Monday, July 18, 2016

Vantage Point (2008)

Director: Pete Travis                                         Writer: Barry L. Levy
Film Score: Atli Örvarsson                                Cinematography: Amir Mokri
Starring: Dennis Quaid, Forest Whitaker, William Hurt and Matthew Fox

It figures that when Hollywood finally got around to making something on par with Akira Kurosawa’s Rashomon, it would be an action movie. By comparison . . . well, there is no comparison. Taken on its own, however, and on its own terms, Vantage Point is a pretty good thriller that keeps the viewer’s attention—maybe not in the way it intended, but working out the puzzle is certainly worth the waiting around. Where Kurosawa’s Japanese film dealt with the differing perceptions people have about the same event, this is a technology-based story where the event is the same for all the participants but their access to the information about the event is limited in various ways. Reviews were mixed, which is absolutely no surprise. For some reviewers the action and the puzzle were all that was necessary, but for many others the repetition of the same story eight times wore thin quickly. What the average viewer thinks will pretty much fall into one of those two camps. The film was shot in Mexico City, and though it rained through much of the shoot a lot of post-production work managed to iron out the differences in the takes. But it wasn’t done without a price. The artificiality of many scenes, while not obvious, is an unnecessary reminder that breaks the suspension of disbelief far too often.

The film begins with a news team in the production van outside a square in Spain were world leaders are to speak about a global conference on terrorism that is taking place in their city. Sigourney Weaver is the producer in the van and Zoe Saldana is the reporter on the scene. William Hurt, as the President of the United States, rolls up in his bullet-proof limousine, and Weaver notices that Secret Service agent Dennis Quaid is on the job, even though he took a bullet for Hurt less than a year ago. But before the speeches even begin, Hurt is shot and a bomb goes off that kills Saldana. Back the story up a half hour, and Quaid is alone in his hotel room before the speech, on pain pills and having flashbacks of the previous shooting. He’s sees two things during the current assassination. He sees where the shots came from but he also sees Forest Whitaker in the crowd taking video looking the wrong direction. After Hurt is moved, Quaid finds Whitaker and looks at his tape. He sees the bomb planted, but is too late to stop it from going off, and finally makes his way out to the television van. Back to the arrival of the president, Eduardo Noriega is apparently a cop assigned to protect the mayor of the city, and he spots Edgar Ramírez talking to girlfriend Ayelet Zurer. But Zurer is supposed to be Noriega’s girlfriend, and when he gives her the bag she wanted from the house, he realizes too late it’s the bomb.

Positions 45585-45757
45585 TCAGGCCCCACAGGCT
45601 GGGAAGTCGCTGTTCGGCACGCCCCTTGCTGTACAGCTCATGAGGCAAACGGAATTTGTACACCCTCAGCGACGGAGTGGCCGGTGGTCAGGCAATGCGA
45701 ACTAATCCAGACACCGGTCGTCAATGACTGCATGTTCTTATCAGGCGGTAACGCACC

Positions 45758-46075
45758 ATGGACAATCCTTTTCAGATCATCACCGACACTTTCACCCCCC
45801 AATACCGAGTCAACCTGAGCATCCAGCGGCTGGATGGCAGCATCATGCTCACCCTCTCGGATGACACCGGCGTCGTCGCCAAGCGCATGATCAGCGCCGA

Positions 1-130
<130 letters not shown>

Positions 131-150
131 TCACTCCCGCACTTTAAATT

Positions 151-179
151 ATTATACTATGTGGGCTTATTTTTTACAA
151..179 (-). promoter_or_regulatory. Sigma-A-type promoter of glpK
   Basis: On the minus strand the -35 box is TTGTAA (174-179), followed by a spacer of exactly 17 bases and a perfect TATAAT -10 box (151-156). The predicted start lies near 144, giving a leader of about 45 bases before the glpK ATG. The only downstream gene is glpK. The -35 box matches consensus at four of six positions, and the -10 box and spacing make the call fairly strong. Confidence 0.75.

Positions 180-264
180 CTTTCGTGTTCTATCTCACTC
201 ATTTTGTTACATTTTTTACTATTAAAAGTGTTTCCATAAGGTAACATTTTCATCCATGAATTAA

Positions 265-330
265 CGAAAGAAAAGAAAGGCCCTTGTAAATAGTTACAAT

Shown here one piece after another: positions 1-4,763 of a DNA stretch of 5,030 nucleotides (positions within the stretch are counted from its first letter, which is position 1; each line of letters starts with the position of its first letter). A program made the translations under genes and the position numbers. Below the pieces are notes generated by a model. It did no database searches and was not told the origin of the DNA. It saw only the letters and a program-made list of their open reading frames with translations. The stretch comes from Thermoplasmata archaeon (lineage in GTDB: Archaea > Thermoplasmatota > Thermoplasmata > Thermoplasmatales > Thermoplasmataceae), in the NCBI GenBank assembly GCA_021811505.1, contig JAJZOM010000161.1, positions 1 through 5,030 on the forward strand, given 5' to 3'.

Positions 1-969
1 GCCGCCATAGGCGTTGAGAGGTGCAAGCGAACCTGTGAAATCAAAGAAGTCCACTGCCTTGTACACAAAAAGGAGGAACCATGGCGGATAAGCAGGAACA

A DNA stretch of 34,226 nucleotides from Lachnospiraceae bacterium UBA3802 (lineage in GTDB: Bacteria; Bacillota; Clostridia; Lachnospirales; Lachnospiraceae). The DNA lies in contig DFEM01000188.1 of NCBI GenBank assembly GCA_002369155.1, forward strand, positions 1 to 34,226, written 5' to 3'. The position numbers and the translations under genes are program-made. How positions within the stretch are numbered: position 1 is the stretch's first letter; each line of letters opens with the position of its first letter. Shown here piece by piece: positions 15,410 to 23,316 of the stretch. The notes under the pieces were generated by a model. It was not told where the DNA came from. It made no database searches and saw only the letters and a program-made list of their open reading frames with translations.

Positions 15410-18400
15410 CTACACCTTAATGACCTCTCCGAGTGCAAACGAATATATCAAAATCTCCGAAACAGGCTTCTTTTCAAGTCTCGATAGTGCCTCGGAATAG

The scene goes back to Forest Whitaker this time, then from William Hurt’s perspective, and then the villains, each time taking the story a little bit further along. The Hurt segment, with Bruce McGill as his hawkish aide, is particularly intriguing and changes the entire complexion of the film. There are some problems, to be sure. For one thing, there is no way on Earth that the secret service would have allowed that outdoor speech in a closed off square surrounded by windows. Wouldn’t have happened. For another thing, the subplot involving William Hurt seems more like urban myth that a believable plot point. But that’s when the film really gets going. Much more is happening between Noriega, Ramírez and Zurer that at first meets the eye. Matthew Fox, as Quaid’s partner, and the friendly Saïd Taghmaoui also figure prominently into the puzzle. Of course there’s the obligatory car chase at the end of the film, and all of the characters wind up in the same spot at the same time for the surprisingly anti-climactic ending. Though it wasn’t a box-office smash--especially after word got out--it did make back nearly double its production costs domestically, and essentially made the same in the international market. Vantage Point isn’t something that most viewers will want to see more than once, but do catch it on cable and give it a chance.